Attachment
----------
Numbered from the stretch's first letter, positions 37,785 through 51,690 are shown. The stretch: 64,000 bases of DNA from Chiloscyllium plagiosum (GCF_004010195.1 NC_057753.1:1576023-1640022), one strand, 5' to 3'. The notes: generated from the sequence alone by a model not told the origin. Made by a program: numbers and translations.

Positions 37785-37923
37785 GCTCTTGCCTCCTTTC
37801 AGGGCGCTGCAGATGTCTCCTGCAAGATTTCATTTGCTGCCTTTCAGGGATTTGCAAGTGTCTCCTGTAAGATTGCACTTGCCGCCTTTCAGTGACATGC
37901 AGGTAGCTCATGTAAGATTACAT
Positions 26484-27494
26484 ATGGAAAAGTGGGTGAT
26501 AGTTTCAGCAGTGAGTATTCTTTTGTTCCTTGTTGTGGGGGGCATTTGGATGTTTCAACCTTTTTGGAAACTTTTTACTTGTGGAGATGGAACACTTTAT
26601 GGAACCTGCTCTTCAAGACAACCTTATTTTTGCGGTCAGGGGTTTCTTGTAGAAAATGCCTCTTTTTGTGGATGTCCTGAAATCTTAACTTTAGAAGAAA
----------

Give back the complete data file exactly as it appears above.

Numbered from the stretch's first letter, positions 37,785 through 51,690 are shown. The stretch: 64,000 bases of DNA from Chiloscyllium plagiosum (GCF_004010195.1 NC_057753.1:1576023-1640022), one strand, 5' to 3'. The notes: generated from the sequence alone by a model not told the origin. Made by a program: numbers and translations.

Positions 37785-37923
37785 GCTCTTGCCTCCTTTC
37801 AGGGCGCTGCAGATGTCTCCTGCAAGATTTCATTTGCTGCCTTTCAGGGATTTGCAAGTGTCTCCTGTAAGATTGCACTTGCCGCCTTTCAGTGACATGC
37901 AGGTAGCTCATGTAAGATTACAT
Positions 26484-27494
26484 ATGGAAAAGTGGGTGAT
26501 AGTTTCAGCAGTGAGTATTCTTTTGTTCCTTGTTGTGGGGGGCATTTGGATGTTTCAACCTTTTTGGAAACTTTTTACTTGTGGAGATGGAACACTTTAT
26601 GGAACCTGCTCTTCAAGACAACCTTATTTTTGCGGTCAGGGGTTTCTTGTAGAAAATGCCTCTTTTTGTGGATGTCCTGAAATCTTAACTTTAGAAGAAA